Thursday, November 28, 2013

Forward the Foundation

Forward the Foundation is the final book that Asimov published. It deals with Hari Seldon as he ages and develops his psychohistory. Along the way, he sees almost everyone close to him leave this world before him. His wife is shown to be a robot and destroyed by somebody that didn't like her. (This book hints at her super-human strength and lack of aging, but he appear to not know that she is one until her destruction.) The "robot" minister leaves (leaving Hari as the minister.) The emperor is assassinated. His closest psychohistory coworker dies from overwork. His adopted son dies in a rebellion, while his daughter-in-law and one daughter are "lost in space." Hari himself eventually dies at the end.

The galactic empire gradually starts to fall apart. Asimov appears to be espousing some of his politics in the view of how it happens. The beauracracy (and especially taxation mechanism) grows too big. Dissafection and corruption within lead to major events without. Police and security become too independent. Democratic institutions slow real progress.

Eventually, Hari discovers that his granddaughter is a mind reader. She locates some other "mentalics" and these people are used to set up the second foundation. They also use their power of persuasion to help get access to the library and get the funds needed to set up the first foundation to create the galactic encyclopedia at the end of Galaxy.

The "science fiction" in this story is rather weak. Computers are seen as something through the "mainframe age", seeming to be less advanced than they are today. Asimov's obsession with robots grants them strange significance. Psychohistory does seem somewhat plausible. However, it is more an issue with getting all the needed datapoints than crafting intricate equations. (and why would people care so much about it?) Mind reading and pushing? Yeah I guess that could be interesting.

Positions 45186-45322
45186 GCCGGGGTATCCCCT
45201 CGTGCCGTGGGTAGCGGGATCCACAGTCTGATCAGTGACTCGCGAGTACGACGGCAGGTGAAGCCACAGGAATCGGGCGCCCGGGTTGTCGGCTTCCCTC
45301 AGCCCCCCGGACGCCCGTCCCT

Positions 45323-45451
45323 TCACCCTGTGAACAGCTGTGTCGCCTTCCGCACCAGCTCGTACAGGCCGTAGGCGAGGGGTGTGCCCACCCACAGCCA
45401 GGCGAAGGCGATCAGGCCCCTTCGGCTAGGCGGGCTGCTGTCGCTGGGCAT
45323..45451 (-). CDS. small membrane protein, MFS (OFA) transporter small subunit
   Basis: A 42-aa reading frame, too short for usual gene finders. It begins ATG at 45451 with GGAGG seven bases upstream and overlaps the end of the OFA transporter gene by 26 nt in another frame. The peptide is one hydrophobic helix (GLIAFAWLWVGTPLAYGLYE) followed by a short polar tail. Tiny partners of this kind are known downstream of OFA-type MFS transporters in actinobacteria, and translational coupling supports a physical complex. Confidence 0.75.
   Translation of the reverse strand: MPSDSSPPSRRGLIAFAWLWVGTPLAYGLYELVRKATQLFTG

The story is, however, more about growing old. Hari is concerned with his age. We have sections as he reaches each decade of life. The "big picture" events in the plot all seem a little too contrived to be believable. A few people always seem to know exactly what needs to be done at a certain point in time, whether for good or for bad. The dumb luck and predictive power play too important of a role to be believable. In the end, Seldon manages to survive to create the foundation that can save the world from millenia of fighting. But, he still dies. It makes for an ok story. (At least he wasn't hunting for earth!) However, missing it is no great loss.

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